Get over yourself, Australia
Andrew Charlton: Australian policy must follow a more sophisticated past
There is a very 20th century melancholy hard-wired into the Australian psyche that has stood in the way of global opportunities for digital products and services, according to Alpha Beta director Andrew Charlton.
The world around us is on fire with ideas and activity as our national competitors seek to exploit digital opportunities, and yet in Australia we remain strangely reluctant.
The familiar lament, Dr Charlton says, is that we are a small market and that we are far-away. That our distance from the world means we can’t manufacture competitively. That our high wages mean we can’t compete. That we are small, and so we cannot build.
This manifested itself in industry policy as a decades-long fixation about whether or not Australia could support a car industry.
“The eternal economic angst of the 20th century in Australia was the ‘tyranny of distance’,” Mr Charlton said, “We were a small, isolated market and we have looked at our economy through that prism.”
“The tyranny of distance has got into our heads as a nation, and we doubt our ability to create companies of global significance,” he said. “And I think that’s very damaging.”
And this historical lament is still a drag in industry development policy today. There remains a strange reluctance to embrace data technologies and to place big bets on the bleeding obvious. Our national self-image remains at the oily-rag end of industry.
Dr Charlton co-authored the Digital Innovation report on behalf of CSIRO data business unit, Data61. The headline number that was trumpeted was an identified $315 billion opportunity for Australia over the next decade if it chooses to get real about competing for a bigger share of digital markets driven by data technologies.
The report does not set a high bar for achievement. That $315 billion headline number is not based on Australia smashing a performance out of the park.
This is not a moon-shot number requiring devilishly clever industry policy and a yard of luck to achieve. The $315 billion reward is what awaits Australia if it can just manage to be average.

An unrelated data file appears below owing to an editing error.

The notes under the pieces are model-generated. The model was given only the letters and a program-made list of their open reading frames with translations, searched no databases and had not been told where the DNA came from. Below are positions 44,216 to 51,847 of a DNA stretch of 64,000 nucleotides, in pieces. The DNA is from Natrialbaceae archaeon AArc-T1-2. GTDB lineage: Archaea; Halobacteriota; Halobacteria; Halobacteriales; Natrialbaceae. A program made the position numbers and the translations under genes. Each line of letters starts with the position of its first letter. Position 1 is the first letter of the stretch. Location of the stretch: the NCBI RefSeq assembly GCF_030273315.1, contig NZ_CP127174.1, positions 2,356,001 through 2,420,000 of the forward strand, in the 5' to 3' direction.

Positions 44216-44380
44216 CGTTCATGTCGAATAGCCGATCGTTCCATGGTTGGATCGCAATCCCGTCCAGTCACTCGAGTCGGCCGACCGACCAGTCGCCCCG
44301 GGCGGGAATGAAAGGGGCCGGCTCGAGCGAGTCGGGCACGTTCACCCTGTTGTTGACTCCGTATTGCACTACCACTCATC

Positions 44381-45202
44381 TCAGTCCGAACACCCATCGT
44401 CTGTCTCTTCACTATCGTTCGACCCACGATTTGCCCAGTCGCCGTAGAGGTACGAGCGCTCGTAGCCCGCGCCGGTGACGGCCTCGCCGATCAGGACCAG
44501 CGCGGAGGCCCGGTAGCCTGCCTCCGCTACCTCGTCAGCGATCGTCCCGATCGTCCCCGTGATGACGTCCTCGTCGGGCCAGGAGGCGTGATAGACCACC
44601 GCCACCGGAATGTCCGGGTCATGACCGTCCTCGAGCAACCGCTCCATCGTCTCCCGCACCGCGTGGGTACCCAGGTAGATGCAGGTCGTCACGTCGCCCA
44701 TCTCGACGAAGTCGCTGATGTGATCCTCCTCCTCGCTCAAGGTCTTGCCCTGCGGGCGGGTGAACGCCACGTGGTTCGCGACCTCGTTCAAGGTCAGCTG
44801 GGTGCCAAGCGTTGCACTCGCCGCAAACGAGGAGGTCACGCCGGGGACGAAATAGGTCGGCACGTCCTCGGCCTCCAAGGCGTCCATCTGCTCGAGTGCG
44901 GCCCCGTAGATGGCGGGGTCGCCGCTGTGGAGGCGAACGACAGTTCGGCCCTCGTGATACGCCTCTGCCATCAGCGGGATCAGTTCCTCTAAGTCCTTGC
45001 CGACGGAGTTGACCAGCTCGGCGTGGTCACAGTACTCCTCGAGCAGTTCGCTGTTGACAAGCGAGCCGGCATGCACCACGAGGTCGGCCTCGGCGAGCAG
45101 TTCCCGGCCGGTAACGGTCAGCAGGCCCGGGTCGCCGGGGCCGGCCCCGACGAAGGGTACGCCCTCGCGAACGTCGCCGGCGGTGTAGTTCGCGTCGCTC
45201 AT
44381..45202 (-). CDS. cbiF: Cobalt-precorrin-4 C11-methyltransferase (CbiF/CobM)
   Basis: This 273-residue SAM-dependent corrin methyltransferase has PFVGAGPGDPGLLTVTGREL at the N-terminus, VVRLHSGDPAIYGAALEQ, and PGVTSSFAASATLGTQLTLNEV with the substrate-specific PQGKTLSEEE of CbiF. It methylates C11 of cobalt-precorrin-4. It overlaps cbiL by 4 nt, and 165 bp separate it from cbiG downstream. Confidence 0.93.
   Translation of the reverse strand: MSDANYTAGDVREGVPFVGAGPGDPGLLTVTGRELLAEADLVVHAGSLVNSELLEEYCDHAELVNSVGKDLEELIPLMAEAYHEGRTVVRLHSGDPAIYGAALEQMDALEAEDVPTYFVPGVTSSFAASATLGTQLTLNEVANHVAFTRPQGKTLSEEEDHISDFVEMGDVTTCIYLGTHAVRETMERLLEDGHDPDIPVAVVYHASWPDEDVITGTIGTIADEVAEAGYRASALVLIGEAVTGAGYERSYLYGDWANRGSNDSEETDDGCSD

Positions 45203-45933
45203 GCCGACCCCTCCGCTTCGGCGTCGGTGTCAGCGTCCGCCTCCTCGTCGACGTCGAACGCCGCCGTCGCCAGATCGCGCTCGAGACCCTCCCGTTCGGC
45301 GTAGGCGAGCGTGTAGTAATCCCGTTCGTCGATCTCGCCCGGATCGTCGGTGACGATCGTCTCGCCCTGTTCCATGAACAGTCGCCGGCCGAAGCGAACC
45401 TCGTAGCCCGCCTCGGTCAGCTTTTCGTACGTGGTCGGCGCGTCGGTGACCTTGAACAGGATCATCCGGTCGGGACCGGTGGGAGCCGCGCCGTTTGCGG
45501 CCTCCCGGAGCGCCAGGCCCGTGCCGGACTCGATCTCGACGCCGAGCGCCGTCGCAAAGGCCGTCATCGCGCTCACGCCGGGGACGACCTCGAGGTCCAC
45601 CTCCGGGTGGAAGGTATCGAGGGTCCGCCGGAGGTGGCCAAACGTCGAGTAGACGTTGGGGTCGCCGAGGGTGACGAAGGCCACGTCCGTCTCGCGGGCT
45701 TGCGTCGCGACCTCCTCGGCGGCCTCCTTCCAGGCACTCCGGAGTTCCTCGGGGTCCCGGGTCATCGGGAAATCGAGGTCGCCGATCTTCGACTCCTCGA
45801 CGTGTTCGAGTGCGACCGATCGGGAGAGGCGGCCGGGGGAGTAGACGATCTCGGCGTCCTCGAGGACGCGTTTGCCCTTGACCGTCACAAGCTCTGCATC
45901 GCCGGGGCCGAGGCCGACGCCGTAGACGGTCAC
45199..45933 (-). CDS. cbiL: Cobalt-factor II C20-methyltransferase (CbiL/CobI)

If we can match the OECD average in four areas, as measured against GDP – on digital capital investments, multifactor productivity, domestic digital industries, and on digital exports.
Across all four areas, Australia is currently 34 per cent below the OECD average – meaning we are capturing 34 per cent less value in the fastest growing industries in the global economy. We are not taking our share.
In digital exports, our numbers are shocking. We are one-fifth the size of the OECD average. This number should be ringing massive alarm bells.
Speaking at the D61+Live conference in Brisbane this week, Data61 chief executive officer Adrian Turner says Australia is at a cross-roads, and that time is running out. The problem, he says, is that we are behind today, and every day that we don’t mobilise in a serious and coordinated and strategic way “is a day where we fall further behind.”
“Because we substantially missed the last wave [of information technology] we have substantially further to catch up. There is a problem here with the volume of people with the right skills, and know-how in things like product management and scaling,” Mr Turner said.
“We don’t have the muscle memory as a country. And so every day that we don’t act creates a widening delta.”
For policy-makers, Andrew Charlton has urged that Australia does not try to simply copy other successful ecosystems around the world. It does not work like that, he says, urging a more sober assessment of where Australia enjoys existing relative strengths.
“That’s what makes this conversation so fascinating. The combination of digital and an existing strength like agriculture or healthcare [is exciting]. Ditto mining,” Dr Charlton said.
“Australia’s path to capturing this value has to be quite a sophisticated one. We have to look at what we are good at, and how we build digital into that,” he said.
Adrian Turner has urged a wider reflection about how we build our future prosperity, and a broader conversation across the population.
“The problem for us is that the drivers for success that led to 27 years of uninterrupted growth are not the drivers that are going to get us there going forward,” Mr Turner said.
“In the past it has been things like natural resources, the cost of labour and the cost of capital.
“In the future, it will be things like how effective are we with our research and development and the translation of our R&D to create new breakthroughs that we can take to the world,” he said.